A polar molecule's classification as low or high field seeking
depends only on its rotational state and the strength of the electric
field, not on any intrinsic property of the molecule. A static electric
dipole aligned with an inhomogeneous field is pulled toward the
strongest field, but a dipole aligned antiparallel with the field is
drawn in the direction of the weakest field. A ground state polar
molecule tends to align with the field and is a high field seeker. But
for a tumbling molecule, the rotation looks something like a pendulum
rotating "over the top": It turns slowest through the least-favorable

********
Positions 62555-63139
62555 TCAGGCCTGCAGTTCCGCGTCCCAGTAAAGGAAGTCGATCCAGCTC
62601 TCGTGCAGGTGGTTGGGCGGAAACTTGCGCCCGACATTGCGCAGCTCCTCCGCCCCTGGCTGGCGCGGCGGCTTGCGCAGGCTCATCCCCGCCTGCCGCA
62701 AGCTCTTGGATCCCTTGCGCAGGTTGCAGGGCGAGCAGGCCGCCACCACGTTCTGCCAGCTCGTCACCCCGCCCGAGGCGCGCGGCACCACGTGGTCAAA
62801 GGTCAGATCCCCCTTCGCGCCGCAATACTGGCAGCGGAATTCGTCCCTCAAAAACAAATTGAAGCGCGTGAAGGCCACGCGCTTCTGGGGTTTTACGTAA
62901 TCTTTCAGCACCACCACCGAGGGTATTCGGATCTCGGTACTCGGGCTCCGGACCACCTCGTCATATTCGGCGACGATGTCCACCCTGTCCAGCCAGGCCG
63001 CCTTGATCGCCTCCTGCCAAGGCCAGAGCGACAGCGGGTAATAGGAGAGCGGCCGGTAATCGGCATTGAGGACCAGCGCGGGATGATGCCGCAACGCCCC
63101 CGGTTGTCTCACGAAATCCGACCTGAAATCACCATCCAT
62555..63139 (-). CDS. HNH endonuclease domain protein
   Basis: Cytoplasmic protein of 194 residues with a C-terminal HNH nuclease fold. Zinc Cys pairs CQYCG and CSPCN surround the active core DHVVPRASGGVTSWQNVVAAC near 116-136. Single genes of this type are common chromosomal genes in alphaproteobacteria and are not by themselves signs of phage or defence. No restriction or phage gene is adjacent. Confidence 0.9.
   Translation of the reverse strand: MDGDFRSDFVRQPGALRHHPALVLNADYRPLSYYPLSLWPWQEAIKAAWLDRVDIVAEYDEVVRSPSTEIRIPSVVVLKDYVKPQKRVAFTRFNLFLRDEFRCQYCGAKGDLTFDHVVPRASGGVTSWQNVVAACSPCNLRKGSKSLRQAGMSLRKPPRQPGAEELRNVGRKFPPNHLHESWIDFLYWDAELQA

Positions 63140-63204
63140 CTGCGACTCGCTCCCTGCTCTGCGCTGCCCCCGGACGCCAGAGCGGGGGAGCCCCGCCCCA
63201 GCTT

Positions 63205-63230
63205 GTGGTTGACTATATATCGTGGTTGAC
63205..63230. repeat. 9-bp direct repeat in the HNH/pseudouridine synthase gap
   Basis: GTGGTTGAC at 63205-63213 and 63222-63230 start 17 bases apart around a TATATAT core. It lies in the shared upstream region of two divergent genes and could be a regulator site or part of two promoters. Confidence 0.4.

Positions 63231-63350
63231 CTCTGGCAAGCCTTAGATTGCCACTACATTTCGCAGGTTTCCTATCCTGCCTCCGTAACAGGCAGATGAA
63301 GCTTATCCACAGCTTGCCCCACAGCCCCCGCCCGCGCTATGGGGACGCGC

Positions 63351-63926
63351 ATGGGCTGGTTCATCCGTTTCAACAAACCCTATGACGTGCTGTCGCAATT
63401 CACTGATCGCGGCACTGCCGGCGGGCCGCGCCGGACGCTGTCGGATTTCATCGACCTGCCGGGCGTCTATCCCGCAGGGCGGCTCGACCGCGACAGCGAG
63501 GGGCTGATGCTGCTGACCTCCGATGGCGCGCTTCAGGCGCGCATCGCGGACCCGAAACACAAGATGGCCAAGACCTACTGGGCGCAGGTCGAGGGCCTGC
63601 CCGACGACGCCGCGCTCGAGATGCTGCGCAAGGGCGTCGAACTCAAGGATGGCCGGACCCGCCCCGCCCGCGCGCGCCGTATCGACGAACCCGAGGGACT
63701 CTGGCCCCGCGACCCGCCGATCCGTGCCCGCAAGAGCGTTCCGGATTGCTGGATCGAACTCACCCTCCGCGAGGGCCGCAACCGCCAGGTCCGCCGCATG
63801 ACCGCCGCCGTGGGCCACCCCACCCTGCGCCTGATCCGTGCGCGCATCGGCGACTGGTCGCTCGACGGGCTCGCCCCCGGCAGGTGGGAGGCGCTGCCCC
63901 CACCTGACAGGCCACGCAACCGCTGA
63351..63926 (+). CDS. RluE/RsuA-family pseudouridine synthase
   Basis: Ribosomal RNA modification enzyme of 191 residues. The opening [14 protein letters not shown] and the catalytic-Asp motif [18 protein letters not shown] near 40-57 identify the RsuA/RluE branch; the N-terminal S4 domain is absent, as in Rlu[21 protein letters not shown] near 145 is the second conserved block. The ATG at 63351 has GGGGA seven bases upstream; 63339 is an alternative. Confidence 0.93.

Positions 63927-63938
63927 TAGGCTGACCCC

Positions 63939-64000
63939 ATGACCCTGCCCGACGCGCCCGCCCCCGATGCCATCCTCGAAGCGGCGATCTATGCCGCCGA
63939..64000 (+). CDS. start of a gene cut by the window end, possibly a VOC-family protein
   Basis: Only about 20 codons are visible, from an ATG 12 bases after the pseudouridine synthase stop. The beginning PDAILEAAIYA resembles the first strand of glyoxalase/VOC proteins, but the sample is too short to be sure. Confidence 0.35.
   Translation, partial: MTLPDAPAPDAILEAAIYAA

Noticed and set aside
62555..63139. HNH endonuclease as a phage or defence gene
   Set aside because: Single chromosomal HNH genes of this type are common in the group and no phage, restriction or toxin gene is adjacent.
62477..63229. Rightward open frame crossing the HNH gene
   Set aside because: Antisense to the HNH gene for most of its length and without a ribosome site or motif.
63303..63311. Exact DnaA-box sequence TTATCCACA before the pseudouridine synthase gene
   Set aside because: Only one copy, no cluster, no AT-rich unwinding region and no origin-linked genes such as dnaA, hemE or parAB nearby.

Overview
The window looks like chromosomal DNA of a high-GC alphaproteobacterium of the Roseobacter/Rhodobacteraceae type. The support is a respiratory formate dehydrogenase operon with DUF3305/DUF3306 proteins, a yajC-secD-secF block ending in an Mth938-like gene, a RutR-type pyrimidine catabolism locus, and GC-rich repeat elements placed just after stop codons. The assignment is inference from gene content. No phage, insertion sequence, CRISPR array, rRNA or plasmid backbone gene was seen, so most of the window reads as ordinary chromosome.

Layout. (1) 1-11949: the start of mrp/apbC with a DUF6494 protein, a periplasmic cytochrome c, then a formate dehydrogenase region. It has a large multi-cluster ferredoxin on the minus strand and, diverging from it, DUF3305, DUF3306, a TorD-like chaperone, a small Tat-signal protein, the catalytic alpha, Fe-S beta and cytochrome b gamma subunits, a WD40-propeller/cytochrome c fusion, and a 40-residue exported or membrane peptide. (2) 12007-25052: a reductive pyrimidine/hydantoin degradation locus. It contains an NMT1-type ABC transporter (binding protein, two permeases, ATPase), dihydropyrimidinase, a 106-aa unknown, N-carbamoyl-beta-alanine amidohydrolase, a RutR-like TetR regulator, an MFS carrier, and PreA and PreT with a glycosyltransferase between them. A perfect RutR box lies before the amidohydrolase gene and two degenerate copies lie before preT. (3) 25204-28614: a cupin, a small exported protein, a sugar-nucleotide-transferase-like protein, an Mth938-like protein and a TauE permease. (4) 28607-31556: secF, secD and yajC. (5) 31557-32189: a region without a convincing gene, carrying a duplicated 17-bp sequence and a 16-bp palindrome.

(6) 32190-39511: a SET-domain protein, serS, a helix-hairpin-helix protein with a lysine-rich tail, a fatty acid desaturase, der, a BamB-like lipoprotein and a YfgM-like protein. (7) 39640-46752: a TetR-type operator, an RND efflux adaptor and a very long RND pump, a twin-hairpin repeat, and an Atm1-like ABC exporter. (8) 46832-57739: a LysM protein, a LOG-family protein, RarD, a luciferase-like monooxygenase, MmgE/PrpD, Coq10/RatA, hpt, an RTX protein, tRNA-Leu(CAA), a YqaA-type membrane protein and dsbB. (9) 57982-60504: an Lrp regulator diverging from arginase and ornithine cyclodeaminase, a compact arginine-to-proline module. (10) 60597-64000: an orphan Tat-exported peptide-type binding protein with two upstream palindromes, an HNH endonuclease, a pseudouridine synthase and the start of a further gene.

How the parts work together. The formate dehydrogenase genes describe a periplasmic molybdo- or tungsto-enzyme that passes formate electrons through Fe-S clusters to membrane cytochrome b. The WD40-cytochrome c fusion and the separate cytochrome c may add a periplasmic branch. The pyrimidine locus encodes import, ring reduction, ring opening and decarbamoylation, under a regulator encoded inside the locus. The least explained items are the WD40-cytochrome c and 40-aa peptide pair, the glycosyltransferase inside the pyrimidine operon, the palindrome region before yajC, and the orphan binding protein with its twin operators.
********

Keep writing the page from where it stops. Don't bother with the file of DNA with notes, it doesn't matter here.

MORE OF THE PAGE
configuration and fastest through the most favorable (aligned) direction.
So a rotating molecule ends up spending more time with its dipole aligned
antiparallel with the field and is a low field seeker.
If the field is strong enough, however, it can enforce more alignment
and prevent even a rotationally excited polar molecule from tumbling,
which turns it back into a high field seeker. In that case the molecule
simply oscillates like a pendulum. For every rotational energy state
there is a critical electric field above which the polar molecule will
become a high field seeker. This is a classical picture of a quantum
mechanical effect, of course, so it leads to some inconsistencies. For
example, a rotationally excited molecule that is prevented from rotating
by a strong electric field is difficult to picture intuitively.
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